Vision of a princess: Spectacular and pioneering garden in Normandy
Le Jardin de Vasterival, on the coast not far from Dieppe in Normandy, is considered to be one of the most beautiful gardens in Europe and was created by a princess
Princess Greta Sturdza bought the property with her husband, Prince Georges Sturdza of Moldavia, from a composer in 1955 Pic: Le Vasterival est un jardin
The work on Le Jardin de Vasteriva has been carried on by Princess Greta Sturdza's faithful team of gardeners since her death, aged 94, in 2009, and it is open to the public for visits and workshops on her gardening techniques.
Princess Greta Sturdza bought the property with her husband, Prince Georges Sturdza of Moldavia, from a composer in 1955 and spent the next fifty years transforming 12 hectares of thicket into woodland gardens and introducing more than 7,000 species and varieties to provide interest throughout the year.
She developed a unique style. Her main beliefs in the garden were: careful and prepared planting to give a good start to young plants; mulch to protect and enrich the soil and make it easier to keep the weeds down in the borders; and avoid watering during the summer. She was passionate about botany.
She was a perfectionist and harmony in the garden was her main concern.
'Princess Greta Sturdza wanted to be able to go to any part of the garden, at any moment of the year and be rewarded with a beautiful perspective'
Anything that might spoil that, a yellow leaf on the lawn, a dead branch or a flower that was over was immediately taken away. This perfection became legendary.
The Princess never employed many gardeners as she always did a lot of the work herself, dead heading and mowing between the visits that she guided.
Didier Willery was one of the gardeners who worked with her for several years and is now head gardener. He says there is no doubt she was a pioneer in understanding the natural processes which make a healthy soil: “She introduced the idea of mulch, when she covered the soil with autumn leaves in the 1960s, when everyone else was clearing their soil to make it bare and “clean.”
“Our planting techniques have evolved, but we still observe nature to learn the best methods, as she did, putting a great deal of importance into the quality of the roots and the way they develop in the soil.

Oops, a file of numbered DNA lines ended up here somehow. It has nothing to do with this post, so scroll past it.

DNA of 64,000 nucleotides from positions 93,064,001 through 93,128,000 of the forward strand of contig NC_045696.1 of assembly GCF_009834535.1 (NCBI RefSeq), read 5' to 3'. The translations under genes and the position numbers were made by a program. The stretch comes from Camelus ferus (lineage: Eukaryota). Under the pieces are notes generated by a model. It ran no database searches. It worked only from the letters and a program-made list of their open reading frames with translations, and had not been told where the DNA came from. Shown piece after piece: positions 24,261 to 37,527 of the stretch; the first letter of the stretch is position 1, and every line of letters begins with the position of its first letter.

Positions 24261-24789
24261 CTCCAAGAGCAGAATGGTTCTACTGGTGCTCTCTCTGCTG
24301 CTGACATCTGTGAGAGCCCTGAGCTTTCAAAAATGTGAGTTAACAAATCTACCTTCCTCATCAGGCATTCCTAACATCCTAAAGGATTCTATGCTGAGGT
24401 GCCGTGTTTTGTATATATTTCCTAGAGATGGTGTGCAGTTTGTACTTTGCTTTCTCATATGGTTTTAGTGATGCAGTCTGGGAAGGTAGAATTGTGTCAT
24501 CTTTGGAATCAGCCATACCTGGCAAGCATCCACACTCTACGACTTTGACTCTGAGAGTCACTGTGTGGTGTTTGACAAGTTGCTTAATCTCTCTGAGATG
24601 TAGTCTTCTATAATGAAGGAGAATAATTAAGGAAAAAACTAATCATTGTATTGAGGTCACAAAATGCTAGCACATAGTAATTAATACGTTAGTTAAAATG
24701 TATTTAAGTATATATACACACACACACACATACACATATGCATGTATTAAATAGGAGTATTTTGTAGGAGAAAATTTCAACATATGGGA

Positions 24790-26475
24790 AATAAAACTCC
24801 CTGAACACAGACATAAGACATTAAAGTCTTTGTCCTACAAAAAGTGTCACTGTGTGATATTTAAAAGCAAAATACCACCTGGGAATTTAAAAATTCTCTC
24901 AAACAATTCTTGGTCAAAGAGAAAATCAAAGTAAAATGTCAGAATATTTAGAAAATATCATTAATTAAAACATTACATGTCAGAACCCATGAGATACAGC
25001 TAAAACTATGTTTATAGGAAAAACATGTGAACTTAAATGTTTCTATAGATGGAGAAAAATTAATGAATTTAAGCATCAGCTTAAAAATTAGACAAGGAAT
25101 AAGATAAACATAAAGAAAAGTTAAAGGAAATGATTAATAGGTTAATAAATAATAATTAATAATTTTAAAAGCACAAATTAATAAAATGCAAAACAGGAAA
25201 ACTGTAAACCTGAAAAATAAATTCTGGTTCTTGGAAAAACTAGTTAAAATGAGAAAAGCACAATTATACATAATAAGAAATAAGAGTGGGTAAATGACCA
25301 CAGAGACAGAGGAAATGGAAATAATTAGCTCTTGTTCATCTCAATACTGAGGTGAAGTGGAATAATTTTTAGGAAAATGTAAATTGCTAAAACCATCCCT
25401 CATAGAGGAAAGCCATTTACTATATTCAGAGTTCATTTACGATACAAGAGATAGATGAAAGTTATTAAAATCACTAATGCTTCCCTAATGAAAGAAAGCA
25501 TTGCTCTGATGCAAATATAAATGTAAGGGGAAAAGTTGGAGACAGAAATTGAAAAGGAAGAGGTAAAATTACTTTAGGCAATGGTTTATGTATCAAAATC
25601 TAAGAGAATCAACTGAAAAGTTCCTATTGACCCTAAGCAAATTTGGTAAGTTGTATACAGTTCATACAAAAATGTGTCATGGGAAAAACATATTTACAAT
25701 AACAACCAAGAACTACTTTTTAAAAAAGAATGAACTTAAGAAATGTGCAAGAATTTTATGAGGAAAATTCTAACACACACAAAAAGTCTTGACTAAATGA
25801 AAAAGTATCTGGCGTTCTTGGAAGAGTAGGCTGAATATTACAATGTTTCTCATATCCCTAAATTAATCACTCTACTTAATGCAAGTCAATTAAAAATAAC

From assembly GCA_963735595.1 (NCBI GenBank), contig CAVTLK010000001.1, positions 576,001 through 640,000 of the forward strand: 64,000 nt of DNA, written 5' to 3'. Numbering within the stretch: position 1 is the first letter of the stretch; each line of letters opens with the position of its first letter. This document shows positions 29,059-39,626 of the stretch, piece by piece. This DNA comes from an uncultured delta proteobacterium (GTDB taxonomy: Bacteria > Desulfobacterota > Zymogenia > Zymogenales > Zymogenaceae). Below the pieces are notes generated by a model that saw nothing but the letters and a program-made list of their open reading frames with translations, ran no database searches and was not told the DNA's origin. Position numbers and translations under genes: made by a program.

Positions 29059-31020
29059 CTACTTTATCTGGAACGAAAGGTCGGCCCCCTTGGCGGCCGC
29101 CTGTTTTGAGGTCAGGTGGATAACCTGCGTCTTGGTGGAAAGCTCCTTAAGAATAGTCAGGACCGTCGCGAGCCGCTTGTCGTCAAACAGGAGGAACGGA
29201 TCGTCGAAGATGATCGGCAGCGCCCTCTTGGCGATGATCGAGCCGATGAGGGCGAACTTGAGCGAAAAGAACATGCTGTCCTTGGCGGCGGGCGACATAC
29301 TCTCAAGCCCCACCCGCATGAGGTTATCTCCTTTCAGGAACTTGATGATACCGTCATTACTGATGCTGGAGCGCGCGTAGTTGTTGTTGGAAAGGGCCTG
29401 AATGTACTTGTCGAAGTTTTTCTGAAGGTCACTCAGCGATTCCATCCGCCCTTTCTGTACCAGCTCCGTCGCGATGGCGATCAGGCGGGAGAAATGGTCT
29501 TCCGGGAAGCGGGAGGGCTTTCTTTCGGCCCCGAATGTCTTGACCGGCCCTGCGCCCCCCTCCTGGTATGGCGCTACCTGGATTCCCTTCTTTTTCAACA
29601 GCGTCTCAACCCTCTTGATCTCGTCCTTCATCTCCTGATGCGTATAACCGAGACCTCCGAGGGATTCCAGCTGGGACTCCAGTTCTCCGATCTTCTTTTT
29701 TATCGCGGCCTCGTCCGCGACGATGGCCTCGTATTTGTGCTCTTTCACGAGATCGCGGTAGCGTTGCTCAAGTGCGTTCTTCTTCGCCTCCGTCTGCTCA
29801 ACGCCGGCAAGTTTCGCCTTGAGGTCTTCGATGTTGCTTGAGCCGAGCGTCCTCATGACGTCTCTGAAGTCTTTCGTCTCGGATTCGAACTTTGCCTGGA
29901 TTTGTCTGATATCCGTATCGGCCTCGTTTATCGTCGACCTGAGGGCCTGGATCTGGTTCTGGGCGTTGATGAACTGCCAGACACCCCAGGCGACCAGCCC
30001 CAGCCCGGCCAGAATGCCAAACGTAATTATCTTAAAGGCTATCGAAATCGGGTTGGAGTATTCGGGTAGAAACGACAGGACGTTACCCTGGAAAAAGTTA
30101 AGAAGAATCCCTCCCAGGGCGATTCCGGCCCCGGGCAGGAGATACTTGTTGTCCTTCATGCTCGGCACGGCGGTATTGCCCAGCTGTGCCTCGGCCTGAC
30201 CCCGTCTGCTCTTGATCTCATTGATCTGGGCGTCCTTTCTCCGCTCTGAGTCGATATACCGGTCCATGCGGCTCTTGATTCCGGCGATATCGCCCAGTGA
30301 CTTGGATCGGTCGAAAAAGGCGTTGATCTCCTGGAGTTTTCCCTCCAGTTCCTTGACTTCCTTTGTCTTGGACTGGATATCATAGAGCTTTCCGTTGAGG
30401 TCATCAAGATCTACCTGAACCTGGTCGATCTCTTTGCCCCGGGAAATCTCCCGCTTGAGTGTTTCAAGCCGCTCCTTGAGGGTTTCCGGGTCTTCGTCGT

“The key to success still remains in choosing the best place for each plant, or choosing the best plant for the place we want filled.”
She also developed a unique form of pruning to let in the light and the rain, called transparency pruning: “It has both practical and aesthetic advantages. It allows the light and rain to penetrate right down to the soil which means there can be seven layers of plants, one above the other. And also because you can see through the trees and bushes to see the colours, forms and textures of other plants further away.”
Her first influences came from British gardeners like Lionel Fortescue and Sir Harold Hillier: “They were her first mentors, giving her basic advice and introducing her to several plants which did not exist in France at that time. Lionel Fortescue passed on his ideas of discipline and constant research to improve, but I think she was already a perfectionist and his words only supported her own ideas.”
Princess Greta was continuously curious and never stopped introducing new specimens in her garden. Some, when she introduced them were rare sights in the 1980s: Cornus controversa ‘Variegata’, known as the wedding cake tree because of its distinctive, horizontal tiered foliage; winter flowering mahonias and Viburnum plicatum, the Japanese snowball shrub.
More recently she was attracted by Japanese maples, magnolias, ferns and hellebores, bringing in the best species from all over the world.
Her aim was to have a beautiful garden all year round. She introduced new varieties not to create a collection of particular species but to have specimens in flower for as long as possible. For example, her range of around 700 rhododendrons means there are some in flower from Christmas through to at least the end of September.
Her particular method of pruning applied to hydrangeas ensues there is spectacular flowering – many lasting until December. There are more than 300 maples, most of them Japanese. Some are rare specimens, some are evergreen and others have decorative bark.
Hellebores were one of the Princess’ favourites and they cover the ground under the witch hazels and magnolias from February to the beginning of May.
There are also many different varieties of viburnum, silver birch, pieris, skimmia, deutzia, conifers and other rare plants which came from her travelling botanist or nursery garden friends.
Mr Willery says she had a complete understanding of every single inch of her garden: “She knew the qualities and difficulties of each and every spot, and she knew everything about all the plants that were there. She was attentive to both detail and the overall impression. It is very rare that gardeners can do both. She was not against trying out any plant, and it did not matter whether it was rare or ordinary. It only mattered whether it added to the beauty of the garden or not. She also had a great love for nature and succeeded in creating a very natural space in harmony with a very rigorous programme of care.”
He says amateur gardeners can learn a great deal to take back to their own garden from Le Jardin de Vasterival:
“It usually leads gardeners to think about the way they garden, because here they can see new techniques to create beauty which are simple, but very effective. Princess Greta Sturdza developed a unique style of planting which cannot be found anywhere else.”